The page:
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The only way is up

Published September 29, 2019

This Way Up

I’m behind the times on this, but I’m glad I waited to watch Aisling Bea’s new comedy This Way Up. I bought the entire series to binge on the Apple TV and got through it in super quick time - it was wonderful and heartbreaking and genuine and lovely and inspirational and sobering all in equal measure.

The two areas it particularly shines in are the portrayal of struggling with mental health - Bea’s character Aine is recovering from a nervous breakdown and trying to deal with life in a very lonely London. It’s a difficult subject to talk about let alone make a comedy of, but the tone of every episode is perfect. The fact that Aine can whip smart her way out of any conversation, but seconds later when by herself, sinks to her knees in desperation - I don’t know if there’s anyone who couldn’t relate to that in some way.

And the relationship between the two sisters is the other area that works deliciously. Sharon Horgan is always the best thing in every programme she appears in but here she is matched by the lovely Aisling Bea. They riff off each other and seem like real sisters - bickering and bantering, but loving and supporting at the same time. It’s lovely but has that edge of knowing that any moment they could blow up into an argument - they’ve relied on each other too much but also need each other. The complexities are so real.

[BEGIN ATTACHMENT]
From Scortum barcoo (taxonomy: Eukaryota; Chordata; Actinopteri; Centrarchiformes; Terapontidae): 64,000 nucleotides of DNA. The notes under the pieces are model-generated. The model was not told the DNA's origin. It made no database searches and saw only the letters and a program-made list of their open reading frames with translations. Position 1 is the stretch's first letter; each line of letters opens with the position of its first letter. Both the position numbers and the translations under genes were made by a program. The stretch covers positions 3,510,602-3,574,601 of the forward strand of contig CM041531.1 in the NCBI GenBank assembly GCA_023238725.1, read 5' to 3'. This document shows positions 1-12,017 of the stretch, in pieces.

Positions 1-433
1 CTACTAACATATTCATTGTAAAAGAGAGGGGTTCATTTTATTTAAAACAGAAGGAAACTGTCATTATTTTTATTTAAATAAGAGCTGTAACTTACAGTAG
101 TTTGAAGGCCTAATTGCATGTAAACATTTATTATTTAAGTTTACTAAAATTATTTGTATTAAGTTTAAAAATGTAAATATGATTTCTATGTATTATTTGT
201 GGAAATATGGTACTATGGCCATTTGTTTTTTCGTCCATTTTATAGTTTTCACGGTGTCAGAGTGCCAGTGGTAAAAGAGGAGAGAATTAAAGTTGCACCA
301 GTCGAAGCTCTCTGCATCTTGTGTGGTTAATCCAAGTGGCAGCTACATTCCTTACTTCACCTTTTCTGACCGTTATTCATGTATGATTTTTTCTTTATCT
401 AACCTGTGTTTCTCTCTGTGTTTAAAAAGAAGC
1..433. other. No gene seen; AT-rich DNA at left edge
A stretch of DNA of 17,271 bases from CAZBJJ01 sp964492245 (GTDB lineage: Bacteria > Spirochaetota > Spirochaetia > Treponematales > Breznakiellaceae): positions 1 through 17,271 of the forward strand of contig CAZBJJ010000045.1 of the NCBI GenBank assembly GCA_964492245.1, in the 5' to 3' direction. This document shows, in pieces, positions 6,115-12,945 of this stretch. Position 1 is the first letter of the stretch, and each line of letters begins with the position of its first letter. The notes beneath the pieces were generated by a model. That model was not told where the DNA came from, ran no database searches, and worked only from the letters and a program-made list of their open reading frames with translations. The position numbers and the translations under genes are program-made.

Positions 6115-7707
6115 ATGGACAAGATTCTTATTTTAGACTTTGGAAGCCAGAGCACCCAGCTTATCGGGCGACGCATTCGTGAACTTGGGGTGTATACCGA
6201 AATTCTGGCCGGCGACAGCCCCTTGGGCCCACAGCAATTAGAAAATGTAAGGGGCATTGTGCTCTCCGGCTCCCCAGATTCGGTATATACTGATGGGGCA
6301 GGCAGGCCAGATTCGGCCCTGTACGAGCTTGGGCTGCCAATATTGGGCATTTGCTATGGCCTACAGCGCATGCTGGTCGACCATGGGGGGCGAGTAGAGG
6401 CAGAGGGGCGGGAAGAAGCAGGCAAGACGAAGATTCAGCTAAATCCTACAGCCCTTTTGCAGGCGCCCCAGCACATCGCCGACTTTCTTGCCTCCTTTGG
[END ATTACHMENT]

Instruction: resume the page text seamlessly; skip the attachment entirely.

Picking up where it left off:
The show has received praise from critics and fans that will hopefully see it getting a second series. I need to know more about this fledgling relationship with the father of a suddenly-discovered child, about the engagement that has already been undermined before it has begun, and hear more from the mother who stole the episode she was in. We had six expertly crafted episodes, but I’m hoping for six more, please.

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